I actually have pretty narrow feet myself… I kind of just wrench down the laces. These aren’t as wide as an older pair of freerides that I had though. Another you might check out is the Scarpa’s approach shoe (The Crux)… I haven’t tried it, and I’m not sure how stiff it is, but they make good shoes: http://www.scarpa.com/approach

  • J.D. Kimple

    I was inspired partly from your post to go back to platforms, and partially because we had such a muddy cyclocross season that my pedals kept gunking up and getting hard to clip in… And so much happier now.

    Kept looking to get the AEscents or the Crux, but I tried my new trail running shoes – Merrell’s Ascent – and it works excellently. Not sure how they would last compared to the 5.10s but they work pretty well for me.

  • Christian

    Would you take the Blackspires again next time? Which ones could be candidates for a a more sturdy alternative/tougher bearings?

  • http://www.pedalingnowhere.com/ Logan

    Nice, thanks for the suggestion. Are the Merrills pretty stiff in the sole?

  • http://www.pedalingnowhere.com/ Logan

    Definitely. I will take my MKIIs again. But if I was going to buy new ones, I’d probably get the Sub4s… they are just as tough.

  • J.D. Kimple

    The Merrell’s are pretty flexible. Fairly thin sole as they are a minimalist style, zero drop sole. However as they were meant as a trail running shoe they do have a rock plate in them so I never feel the pins on the pedal poking into me. While not as sticky as 5.10 I suspect, the small tread seems to grab the pins pretty well. As well, they work great for running and just walking around.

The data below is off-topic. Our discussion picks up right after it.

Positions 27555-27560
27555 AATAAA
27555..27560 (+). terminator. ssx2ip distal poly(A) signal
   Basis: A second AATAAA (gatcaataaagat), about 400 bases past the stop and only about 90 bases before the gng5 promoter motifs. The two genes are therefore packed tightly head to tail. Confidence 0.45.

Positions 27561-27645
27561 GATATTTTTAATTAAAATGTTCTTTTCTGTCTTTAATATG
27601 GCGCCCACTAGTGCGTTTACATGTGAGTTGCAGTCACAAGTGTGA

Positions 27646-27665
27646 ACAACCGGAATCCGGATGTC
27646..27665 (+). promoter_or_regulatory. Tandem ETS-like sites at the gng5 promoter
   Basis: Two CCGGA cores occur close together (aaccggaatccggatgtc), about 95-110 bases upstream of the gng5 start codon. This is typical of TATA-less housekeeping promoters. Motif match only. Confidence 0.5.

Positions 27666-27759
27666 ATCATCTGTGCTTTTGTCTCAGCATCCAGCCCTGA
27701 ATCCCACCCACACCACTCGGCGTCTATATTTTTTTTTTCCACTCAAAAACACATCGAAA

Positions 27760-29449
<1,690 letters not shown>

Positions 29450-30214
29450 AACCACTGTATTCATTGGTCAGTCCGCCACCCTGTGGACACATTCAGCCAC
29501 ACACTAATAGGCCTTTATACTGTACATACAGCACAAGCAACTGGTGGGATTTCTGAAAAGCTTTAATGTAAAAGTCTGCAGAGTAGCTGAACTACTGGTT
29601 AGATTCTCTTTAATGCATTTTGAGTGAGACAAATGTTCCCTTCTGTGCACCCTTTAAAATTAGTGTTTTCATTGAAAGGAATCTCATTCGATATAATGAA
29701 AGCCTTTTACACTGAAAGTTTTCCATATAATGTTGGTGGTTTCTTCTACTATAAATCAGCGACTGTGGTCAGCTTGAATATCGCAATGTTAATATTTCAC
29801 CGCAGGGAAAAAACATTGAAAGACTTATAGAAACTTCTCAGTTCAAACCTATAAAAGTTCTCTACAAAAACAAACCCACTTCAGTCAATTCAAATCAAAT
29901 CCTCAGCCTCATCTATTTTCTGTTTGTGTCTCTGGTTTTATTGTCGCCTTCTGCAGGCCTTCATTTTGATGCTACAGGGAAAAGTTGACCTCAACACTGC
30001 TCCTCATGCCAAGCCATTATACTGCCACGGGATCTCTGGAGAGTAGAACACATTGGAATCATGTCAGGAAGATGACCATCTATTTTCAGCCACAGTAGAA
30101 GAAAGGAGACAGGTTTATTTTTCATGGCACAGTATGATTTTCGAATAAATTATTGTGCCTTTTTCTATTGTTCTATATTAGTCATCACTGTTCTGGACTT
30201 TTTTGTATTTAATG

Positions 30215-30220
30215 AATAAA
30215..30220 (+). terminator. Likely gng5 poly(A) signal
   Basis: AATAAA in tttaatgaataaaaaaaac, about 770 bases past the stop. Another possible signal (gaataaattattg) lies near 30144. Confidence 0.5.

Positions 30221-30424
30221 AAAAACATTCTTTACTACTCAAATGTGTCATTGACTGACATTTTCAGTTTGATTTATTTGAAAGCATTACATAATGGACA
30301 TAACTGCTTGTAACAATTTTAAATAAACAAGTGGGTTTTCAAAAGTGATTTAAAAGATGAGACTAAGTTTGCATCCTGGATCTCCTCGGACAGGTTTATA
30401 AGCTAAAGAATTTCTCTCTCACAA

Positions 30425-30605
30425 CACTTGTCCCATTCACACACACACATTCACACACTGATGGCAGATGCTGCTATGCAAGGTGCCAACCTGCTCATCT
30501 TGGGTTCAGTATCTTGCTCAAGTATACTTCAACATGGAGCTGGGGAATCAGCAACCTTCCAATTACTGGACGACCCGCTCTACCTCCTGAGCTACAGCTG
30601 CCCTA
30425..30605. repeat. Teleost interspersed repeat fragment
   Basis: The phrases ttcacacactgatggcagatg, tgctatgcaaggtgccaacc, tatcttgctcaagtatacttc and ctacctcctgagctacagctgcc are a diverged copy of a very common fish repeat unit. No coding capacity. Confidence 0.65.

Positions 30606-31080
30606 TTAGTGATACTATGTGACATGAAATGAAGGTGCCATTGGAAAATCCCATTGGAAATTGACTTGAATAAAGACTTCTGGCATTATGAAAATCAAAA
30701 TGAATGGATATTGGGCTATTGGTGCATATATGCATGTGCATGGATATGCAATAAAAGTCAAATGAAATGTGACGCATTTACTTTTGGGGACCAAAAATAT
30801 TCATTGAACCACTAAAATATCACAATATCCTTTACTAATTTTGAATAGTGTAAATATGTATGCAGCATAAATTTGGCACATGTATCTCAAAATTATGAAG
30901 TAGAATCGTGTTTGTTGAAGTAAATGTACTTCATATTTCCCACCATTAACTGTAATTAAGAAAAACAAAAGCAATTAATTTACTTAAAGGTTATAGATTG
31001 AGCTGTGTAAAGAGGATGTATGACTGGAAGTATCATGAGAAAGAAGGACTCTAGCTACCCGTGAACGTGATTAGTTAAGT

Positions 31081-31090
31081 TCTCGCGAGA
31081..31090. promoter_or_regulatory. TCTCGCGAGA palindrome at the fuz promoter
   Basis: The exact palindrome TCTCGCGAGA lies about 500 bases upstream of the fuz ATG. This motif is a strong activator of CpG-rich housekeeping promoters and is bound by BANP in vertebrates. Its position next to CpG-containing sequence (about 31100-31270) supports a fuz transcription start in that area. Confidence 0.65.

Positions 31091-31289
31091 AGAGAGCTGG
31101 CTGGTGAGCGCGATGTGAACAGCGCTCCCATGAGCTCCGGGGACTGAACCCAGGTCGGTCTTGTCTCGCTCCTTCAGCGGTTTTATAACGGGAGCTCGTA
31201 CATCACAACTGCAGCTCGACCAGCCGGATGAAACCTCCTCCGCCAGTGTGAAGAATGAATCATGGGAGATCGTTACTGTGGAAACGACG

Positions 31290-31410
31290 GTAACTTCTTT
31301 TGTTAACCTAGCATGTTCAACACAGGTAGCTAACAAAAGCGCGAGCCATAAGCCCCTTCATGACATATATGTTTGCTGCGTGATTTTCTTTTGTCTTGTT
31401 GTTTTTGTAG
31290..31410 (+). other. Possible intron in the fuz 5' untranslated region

• Christian

    Did you never think they were too narrow? 92mm width seems to be less than most other similar platforms.

  • http://www.pedalingnowhere.com/ Logan

    Not at all… they are perfect, I think. I wouldn’t want anything wider.

  • Blevin

    Logan, I was just wondering about the color of your AEscents. On 5.10 website they are black/yellow or gray/blue. Did the black fade to the tan in your photos or is that an old color? On the Big Slims, I’ve got 2 sets on my bikes and love them. Highly recommended!

  • http://www.pedalingnowhere.com/ Logan

    Looks like they changed the color schemes… used to be red/gray or gray/yellow. The gray did become slightly tan from dust and dirt though.